Dogs have been artificially bred to see their human owners as members of their pack. And dogs (or wolf ancestors) in packs may naturally react to injured pack members in a way to “help” them. But this is not surprising from natural selection and a “selfish” perspective because the individual dog benefits (has greater reproductive success) by being in a pack and keeping pack members alive. For example, the pack can hunt larger prey by cooperating, and so each individual in the group gets more meat per dog compared to a solitary dog. So natural selection will favour a behavior that helps a pack member stay alive, based on the fact that such behaviour also “selfishly” results in more meat (a net reproductive benefit the individual). Note that, evolutionarily, there is no need to appeal to any thought-processes or emotions that dogs may or may not have. Assessment of biological altruism is based on observed reproductive fitness benefits and so such “pack-helping” behaviours simply cannot be defined as altruist because they result in observable net fitness benefits for the “helping” pack member.

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For most of the animal kingdom, survival is largely an individual, or maybe a school or troupe thing. Human altruism may be distinct in that competition is manifest on a larger social scale. Despite much protest to the contrary, history reveals that human altruism is proportional to the degree of social engagement, family followed by the tribe, followed by people of common language and culture. Human behavior to others outside that relationship has often been indifferent or savage. That is consistent with an evolutionary process of collective survival.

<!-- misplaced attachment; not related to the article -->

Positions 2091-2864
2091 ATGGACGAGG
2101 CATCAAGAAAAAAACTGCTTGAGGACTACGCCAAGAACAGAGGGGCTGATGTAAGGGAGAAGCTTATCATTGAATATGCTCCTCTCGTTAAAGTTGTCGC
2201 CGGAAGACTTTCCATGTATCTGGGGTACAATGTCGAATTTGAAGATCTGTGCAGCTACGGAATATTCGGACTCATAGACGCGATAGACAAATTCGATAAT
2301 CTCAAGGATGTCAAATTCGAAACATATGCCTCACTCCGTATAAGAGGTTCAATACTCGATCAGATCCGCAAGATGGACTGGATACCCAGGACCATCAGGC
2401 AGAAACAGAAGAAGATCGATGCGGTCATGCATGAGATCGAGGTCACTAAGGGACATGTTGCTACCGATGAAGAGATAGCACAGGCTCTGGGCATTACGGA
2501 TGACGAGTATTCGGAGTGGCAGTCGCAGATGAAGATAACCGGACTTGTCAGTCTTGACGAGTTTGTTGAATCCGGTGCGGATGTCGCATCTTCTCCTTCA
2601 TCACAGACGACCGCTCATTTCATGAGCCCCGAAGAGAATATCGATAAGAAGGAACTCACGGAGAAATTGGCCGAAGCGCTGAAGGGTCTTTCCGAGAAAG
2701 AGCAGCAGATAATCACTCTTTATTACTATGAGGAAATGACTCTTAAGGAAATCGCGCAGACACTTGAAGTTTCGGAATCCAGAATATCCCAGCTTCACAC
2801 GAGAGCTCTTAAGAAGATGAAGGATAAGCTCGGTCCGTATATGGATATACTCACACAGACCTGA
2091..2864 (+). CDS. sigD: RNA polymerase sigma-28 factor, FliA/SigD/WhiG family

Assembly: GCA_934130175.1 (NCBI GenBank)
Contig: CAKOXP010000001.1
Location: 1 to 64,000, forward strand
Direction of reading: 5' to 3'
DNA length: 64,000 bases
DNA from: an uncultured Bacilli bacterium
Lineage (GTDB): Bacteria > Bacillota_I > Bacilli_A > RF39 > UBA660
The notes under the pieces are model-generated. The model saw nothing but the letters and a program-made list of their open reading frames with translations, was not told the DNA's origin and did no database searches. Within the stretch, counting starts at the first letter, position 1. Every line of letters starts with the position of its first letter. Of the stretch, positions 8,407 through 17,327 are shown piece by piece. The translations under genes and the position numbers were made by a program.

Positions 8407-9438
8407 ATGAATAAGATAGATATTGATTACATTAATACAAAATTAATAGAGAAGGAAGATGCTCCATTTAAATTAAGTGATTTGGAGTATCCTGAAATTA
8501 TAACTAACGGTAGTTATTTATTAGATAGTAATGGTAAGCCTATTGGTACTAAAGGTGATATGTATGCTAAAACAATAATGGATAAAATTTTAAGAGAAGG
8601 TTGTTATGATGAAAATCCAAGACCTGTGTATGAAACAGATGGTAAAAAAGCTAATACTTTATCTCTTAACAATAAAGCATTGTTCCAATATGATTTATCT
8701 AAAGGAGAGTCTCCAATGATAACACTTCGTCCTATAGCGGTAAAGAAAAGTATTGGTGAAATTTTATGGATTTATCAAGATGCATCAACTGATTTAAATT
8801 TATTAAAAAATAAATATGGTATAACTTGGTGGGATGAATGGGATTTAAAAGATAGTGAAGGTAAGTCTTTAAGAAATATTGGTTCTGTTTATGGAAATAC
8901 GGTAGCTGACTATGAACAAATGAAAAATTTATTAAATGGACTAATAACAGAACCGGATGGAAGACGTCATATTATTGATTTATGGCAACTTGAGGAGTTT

But ultimately, and this will be the last time I say it.
Whatever arguments are used for humans, is the same potential arguments used for animals because we are animals. Nothing in science at this moment can seemingly give solid answers to how free will and emotions work beyond just a chemical process and I apply that to animals as well regardless if it’s limited or not. Regardless of biology, natural selection , evolution and chemistry. There is just ultimately no reason for me to view is as exceptional to this.

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I think you’re correct, Ron. The natural willingness of humans to help others is proportional to the degree of social contact. Usually family or tribal based, social units based either on relatedness (kin selection) or a high chance of reciprocity of helpful acts. Biologists wouldn’t call such helping behaviours “true altruism”, though, because kin selection or reciprocity are ways that the individual still gets net fitness benefits from the act of helping another. Biologists would refer to such acts as “cooperative” rather than “altruistic”. But this is where the conventional terminology between disciplines can cause confusion.